A model-based clinical biomarker for sepsis diagnosis in critical care patients. (2015)
Type of ContentTheses / Dissertations
Thesis DisciplineMechanical Engineering
Degree NameDoctor of Philosophy
PublisherUniversity of Canterbury. Mechanical Engineering
AuthorsParente, Jacquelyn Dawnshow all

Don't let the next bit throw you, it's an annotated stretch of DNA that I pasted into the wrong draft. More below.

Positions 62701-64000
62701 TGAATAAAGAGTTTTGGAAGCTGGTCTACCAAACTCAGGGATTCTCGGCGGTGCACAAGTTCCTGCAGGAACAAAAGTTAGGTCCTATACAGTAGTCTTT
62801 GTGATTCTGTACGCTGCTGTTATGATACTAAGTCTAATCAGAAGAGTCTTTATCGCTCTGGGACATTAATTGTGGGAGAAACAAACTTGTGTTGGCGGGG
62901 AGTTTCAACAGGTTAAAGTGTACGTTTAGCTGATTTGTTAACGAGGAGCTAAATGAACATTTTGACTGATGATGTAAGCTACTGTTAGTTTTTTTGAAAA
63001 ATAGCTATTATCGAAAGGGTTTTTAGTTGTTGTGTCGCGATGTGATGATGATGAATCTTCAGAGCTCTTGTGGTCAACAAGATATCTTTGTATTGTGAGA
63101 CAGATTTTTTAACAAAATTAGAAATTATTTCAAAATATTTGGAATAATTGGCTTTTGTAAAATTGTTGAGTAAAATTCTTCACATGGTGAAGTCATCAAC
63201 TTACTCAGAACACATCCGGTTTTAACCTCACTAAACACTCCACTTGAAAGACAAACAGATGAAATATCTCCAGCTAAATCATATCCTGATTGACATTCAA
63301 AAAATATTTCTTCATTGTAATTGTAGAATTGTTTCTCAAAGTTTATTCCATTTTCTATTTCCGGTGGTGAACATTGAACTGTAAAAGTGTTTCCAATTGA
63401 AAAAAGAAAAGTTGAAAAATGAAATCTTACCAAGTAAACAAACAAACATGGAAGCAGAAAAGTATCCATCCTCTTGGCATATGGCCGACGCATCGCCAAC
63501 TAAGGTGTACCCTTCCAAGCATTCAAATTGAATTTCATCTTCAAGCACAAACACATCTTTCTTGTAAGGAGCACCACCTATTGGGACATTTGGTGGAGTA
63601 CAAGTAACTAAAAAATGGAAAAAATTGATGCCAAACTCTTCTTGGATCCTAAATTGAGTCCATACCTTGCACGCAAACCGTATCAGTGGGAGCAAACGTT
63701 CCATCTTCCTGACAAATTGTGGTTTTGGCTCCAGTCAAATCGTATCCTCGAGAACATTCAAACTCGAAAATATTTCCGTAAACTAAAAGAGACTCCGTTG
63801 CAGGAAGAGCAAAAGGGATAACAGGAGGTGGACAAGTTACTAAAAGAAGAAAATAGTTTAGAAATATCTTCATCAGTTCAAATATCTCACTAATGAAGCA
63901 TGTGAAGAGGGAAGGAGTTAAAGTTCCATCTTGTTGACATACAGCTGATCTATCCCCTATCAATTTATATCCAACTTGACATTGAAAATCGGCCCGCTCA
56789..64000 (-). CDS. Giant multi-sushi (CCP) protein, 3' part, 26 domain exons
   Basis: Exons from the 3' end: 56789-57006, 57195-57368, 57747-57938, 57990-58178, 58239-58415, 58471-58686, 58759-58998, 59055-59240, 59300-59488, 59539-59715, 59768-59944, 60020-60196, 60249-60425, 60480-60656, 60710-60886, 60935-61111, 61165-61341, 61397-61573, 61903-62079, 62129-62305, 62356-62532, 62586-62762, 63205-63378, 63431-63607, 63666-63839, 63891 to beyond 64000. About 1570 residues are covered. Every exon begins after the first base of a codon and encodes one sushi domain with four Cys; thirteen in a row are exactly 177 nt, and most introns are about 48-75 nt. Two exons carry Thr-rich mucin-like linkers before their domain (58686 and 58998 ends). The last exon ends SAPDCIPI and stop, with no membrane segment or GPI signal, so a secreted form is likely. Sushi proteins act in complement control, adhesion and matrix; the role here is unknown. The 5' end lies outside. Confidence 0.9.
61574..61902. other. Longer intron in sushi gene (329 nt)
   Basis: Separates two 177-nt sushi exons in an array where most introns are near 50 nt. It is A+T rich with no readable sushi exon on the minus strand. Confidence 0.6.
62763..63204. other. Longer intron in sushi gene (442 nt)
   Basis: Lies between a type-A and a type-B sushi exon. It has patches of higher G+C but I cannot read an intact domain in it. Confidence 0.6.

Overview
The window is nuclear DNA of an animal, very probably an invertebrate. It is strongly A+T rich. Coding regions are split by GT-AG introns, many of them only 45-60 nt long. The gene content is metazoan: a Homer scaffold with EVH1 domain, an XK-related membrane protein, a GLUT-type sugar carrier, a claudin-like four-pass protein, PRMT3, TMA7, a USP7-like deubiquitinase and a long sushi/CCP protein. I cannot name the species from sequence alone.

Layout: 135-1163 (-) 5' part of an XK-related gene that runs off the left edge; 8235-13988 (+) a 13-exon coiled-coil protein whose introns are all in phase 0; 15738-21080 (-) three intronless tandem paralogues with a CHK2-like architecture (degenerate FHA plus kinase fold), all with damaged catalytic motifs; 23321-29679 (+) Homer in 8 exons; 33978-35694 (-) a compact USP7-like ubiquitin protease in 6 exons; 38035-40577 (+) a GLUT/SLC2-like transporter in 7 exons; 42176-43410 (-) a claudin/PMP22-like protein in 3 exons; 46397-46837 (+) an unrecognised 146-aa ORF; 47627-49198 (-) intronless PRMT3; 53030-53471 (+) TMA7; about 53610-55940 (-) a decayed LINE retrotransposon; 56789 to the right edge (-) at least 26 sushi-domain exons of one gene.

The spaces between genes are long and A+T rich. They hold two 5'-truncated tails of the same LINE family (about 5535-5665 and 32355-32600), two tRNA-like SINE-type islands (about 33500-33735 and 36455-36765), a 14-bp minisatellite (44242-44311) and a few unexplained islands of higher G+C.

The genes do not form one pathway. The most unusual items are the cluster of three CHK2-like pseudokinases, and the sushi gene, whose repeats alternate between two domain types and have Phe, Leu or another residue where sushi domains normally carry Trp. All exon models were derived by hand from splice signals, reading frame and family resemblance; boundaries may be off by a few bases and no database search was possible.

Sepsis, severe sepsis, and septic shock are stages of a medical emergency characterised by an intensifying whole-body immune response to infection leading to organ dysfunction, shock, and ultimately death. Importantly, these stages do not represent an intensifying infection, but rather the body’s intensifying immune response to infection. Yet, despite advances in modern critical care medicine, sepsis remains common, increasingly costly, and often deadly. Time to initiation of effective antimicrobial therapy following sepsis-induced hypotension (i.e. septic shock) is the single strongest predictor of outcome over any form of treatment. Furthermore, early treatment reduces sepsis mortality. Importantly, a challenge in the early identification of sepsis is that infection is not always clinically evident. Gold standard blood culture microbiological results return only in retrospect with significant delay. Additionally, there are no biochemical and immunological biomarkers with sufficient performance for routine use in critical care. Finally, protocolised categorisation using the ACCP/SCCM sepsis definitions in real-time is erratic and often reflects misclassification, heterogeneous categorisation, and exclusion. Thus, there remains a serious need for early, accurate, time-dependent, patient specific diagnostics for sepsis available at the bedside in real-time for clinical decision support. Mathematical models of physiology developed from clinical data can identify patient-specific parameters, in particular, model-based insulin sensitivity (SI), which is related to patient condition and sepsis state. A multivariate biomarker has been shown to link model-based SI and clinical measures to septic shock. This thesis further develops a model-based sepsis diagnostic for severe sepsis from model-based SI , temperature, heart rate, respiratory rate, blood pressure, and SIRS score. Study data was obtained from patient records of 36 adult sepsis patients in the Christchurch Hospital ICU, where the ACCP/SCCM sepsis definitions were used to categorise hourly sepsis state, resulting in 213 hours of severe sepsis and septic shock cases and 5858 hours of SIRS and sepsis controls. Kernel density estimates (KDE) using the Bayes classifier were used to estimate class conditional joint probability density profiles of the clinical predictors and for classification. The unknown patient hour to be classified was tested against these established datasets, with the result being a classification into either the case or control group. The classifier performed with the greatest stability and accuracy when using the product kernel, 0.5 prior probabilities, and Cholesky transformation. Optimal diagnostic performance from the receiver operating characteristic (ROC) curve was determined as 0.78 (0.69–0.94) sensitivity, 0.83 (0.76–0.94) specificity, 0.87 (0.78–0.99) AUC, 0.10–0.36 PPV, 0.99–1.00 NPV, 4.48 (2.88–15.70) LHR+, 0.27 (0.06–0.41) LHR-, and 16.83 (7.04–262) DOR at an optimal posterior probability cutoff value of 0.31. Thus, kernel implementation of the Bayes classifier given bedside clinical measurements can provide a useful posterior probability for clinical decision making in real-time. An independent classifier was developed whereby the ACCP/SCCM classification criteria were independently evaluated and summed, providing a 25.8% disease prevalence (1690 of 6550 hours). Similarly, the KDE estimation and classification method was used, resulting in optimal diagnostic performance of 0.86 (0.81–0.94) sensitivity, 0.85 (0.79–0.95) specificity, 0.92 (0.88–0.99) AUC, 6 (4–18) LHR+, 0.17 (0.06–0.24) LHR-, 0.57–0.86) PPV, 0.92–0.98) NPV, and 34 (16–300) DOR at an optimal posterior probability cutoff value of 0.49. The diagnostic results show high accuracy as a potential severe sepsis diagnostic and monitoring response to sepsis interventions in real-time. Thus, relaxation of the hierarchical and concurrent criteria in the ACCP/SCCM definitions captured the more staged and clinically observed evolution of sepsis over time, including plateaus of septic shock treatment during administration of IV fluid resuscitation. Therefore, it is an improved, objective metric especially for real-time diagnosis and monitoring of response to disease and treatment. A hidden Markov model (HMM) was developed to link observed clinical measurements to unobserved sepsis states and to include time-dependency. A HMM topology was defined to represent the study variable relationships, given the observed time series of physiological variables. In particular, the topology defines transitions for the hidden states and the distributions of the observations conditioned on each hidden state. Thus, the labelled data can be used to estimate the transition probabilities of the hidden sepsis states. The conditional distributions, P (observation–sepsis state), were found using the joint probability densities using kernel density estimates. Finally, the hidden states were estimated by determining the most probable path of the joint probability of the observed sequence and the hidden sequence. Upon determining the posterior probability of a patient sepsis state, the patient hour is compared against the established dataset and diagnostic performance from the ROC curve was determined for resubstitution, repeated holdout estimate, and leave one out estimate. The HMM performed with 0.59–0.95 sensitivity, 0.61–0.96 specificity, 1.54–23.96 LHR+, 0.05–0.66 LHR-, 0.63–0.99 AUC, and 2–474 DOR. The state transition probabilities were shown to be independent of sepsis categorisation definitions. Furthermore, the observed clinical signs are linked to hidden sepsis state, yet are most accurate when the model is trained on the patient data. Thus, the HMM has the most potential as a real-time, patient-specific model to reduce the variability of diagnosis due to inter- and intra-patient variability. Overall, this thesis develops and characterises a range of model-based metabolic biomarker linked sepsis diagnostics. The analysis of their efficacy is taken to a statistically valid level not typically seen in the medical literature and provides significant new insight into how diagnosing sepsis is affected by prevalence and lack of clarity in the specific criteria used. The diagnostics created are all novel for their real-time, hour-to-hour approach compared to the typical multi-hour or daily evaluation typically used that provides detection only with significant delay. Thus, the approach itself offers new potential. The sum of this work provides a significant step forward and clear foundation from which to develop objective, automated, real-time sepsis diagnostics, a prototype for clinical validation, as well as providing significant new insight into sepsis, its diagnosis and how it is viewed clinically.